A veteran met someone special and fell in love. They got married and suddenly realized how complicated their lives would be every year at tax time with filing multiple state residencies.
There’s a lot of confusion involving the Military Spouse Residency Relief Act. And there’s a lot of bad advice out there from tax accountants.
…if only both the military member and their spouse could claim the same state for tax purposes.
H.R. 5428 is here to fix that
Let’s say the veteran is from Texas. The spouse is from Utah, but they met in California.
- The veteran can file as a Texas resident, or anywhere they were previously stationed or lived.
- The spouse can file residency in Utah or California, but not Texas. They can only file somewhere they’ve previously lived.
- This gets even more complicated when the spouse works and has to file taxes on pay in one state, and the veteran has to file taxes on pay in another state.
- This also extends to driver’s license, voting laws, and more!
This new bill will allow both the service member and spouse to file taxes in the same state. Please email or call your House and Senate Representatives for their support.
Summary from Congressional Budget Office:
Military personnel can retain their residences or domiciles for purposes of state and local taxation and voter registration when they leave a state if that move, and any subsequent moves, are made in compliance with military orders. Under the Military Spouses Residency Relief Act, spouses of service members can retain their states of residency if they move and reside with the service member; they cannot use the service members’ states of residency for taxation or voting purposes unless they can independently establish entitlement according to state laws. H.R. 5428 would allow spouses of service members to claim the same state of residence as the service member for those purposes, regardless of whether the spouse had ever resided in that state.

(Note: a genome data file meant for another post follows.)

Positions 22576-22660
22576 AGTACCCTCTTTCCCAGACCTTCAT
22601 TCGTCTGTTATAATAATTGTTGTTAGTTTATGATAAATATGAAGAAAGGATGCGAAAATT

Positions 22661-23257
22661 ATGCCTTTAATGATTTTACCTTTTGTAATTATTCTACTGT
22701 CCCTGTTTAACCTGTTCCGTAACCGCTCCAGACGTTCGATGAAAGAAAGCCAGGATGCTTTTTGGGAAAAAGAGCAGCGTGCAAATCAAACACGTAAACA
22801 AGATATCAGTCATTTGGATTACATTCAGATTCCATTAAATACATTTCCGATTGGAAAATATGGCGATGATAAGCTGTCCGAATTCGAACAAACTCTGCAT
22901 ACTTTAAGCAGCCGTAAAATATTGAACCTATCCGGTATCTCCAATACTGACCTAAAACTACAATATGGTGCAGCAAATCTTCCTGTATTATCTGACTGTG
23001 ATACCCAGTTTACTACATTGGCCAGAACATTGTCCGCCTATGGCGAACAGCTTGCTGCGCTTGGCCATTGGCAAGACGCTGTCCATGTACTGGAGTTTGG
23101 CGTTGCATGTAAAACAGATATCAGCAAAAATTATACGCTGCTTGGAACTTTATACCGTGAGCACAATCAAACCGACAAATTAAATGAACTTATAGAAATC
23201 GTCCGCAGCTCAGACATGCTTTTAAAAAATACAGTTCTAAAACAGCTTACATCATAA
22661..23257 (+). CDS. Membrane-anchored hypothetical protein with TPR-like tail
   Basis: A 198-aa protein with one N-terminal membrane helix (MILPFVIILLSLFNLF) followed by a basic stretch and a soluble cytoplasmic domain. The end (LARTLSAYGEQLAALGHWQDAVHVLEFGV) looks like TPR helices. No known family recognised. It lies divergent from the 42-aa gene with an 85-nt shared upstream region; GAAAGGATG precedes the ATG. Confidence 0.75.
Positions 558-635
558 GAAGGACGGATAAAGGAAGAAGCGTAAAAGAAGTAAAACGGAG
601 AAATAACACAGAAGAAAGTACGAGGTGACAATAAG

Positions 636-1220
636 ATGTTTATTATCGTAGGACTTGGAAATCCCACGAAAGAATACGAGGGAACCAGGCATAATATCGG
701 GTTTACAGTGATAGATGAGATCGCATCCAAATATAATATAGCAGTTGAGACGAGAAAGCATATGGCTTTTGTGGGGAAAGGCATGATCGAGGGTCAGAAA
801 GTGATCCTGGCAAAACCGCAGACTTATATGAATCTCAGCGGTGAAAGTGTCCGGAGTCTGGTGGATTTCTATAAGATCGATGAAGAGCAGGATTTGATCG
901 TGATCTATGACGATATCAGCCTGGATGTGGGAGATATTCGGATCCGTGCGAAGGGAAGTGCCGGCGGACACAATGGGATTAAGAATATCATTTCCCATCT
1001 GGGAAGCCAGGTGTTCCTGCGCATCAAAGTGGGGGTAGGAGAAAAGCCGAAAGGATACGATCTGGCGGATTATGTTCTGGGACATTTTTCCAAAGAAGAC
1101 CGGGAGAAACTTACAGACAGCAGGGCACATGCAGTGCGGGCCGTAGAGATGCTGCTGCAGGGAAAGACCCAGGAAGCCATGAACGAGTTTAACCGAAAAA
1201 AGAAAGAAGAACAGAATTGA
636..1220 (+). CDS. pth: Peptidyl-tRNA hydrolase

CBO estimates that enacting H.R. 5428 would have no effect on the federal budget. Because enacting the legislation would not affect direct spending or revenues, pay-as-you-go procedures do not apply.
CBO estimates that enacting H.R. 5428 would not increase net direct spending or on-budget deficits in any of the four consecutive 10-year periods beginning in 2027.
H.R. 5428 contains an intergovernmental mandate as defined in the Unfunded Mandates Reform Act (UMRA). CBO considers the residency benefit conferred on military spouses under the Military Spouses Residency Relief Act to be a preemption of taxing authority of state and local governments. H.R. 5428 would marginally expand this preemption by allowing the spouses of service members to elect the residency of a service member that is not the residence in which the couple was married. CBO expects that some military spouses would elect new states of residency if income tax rates in those states are lower. Although the effect on revenue collections by individual state and local governments would vary, depending on the number and income of these individuals and where they reside or are legal residents, CBO estimates the net effect to be below the annual threshold established in UMRA ($77 million in 2016, adjusted annually for inflation).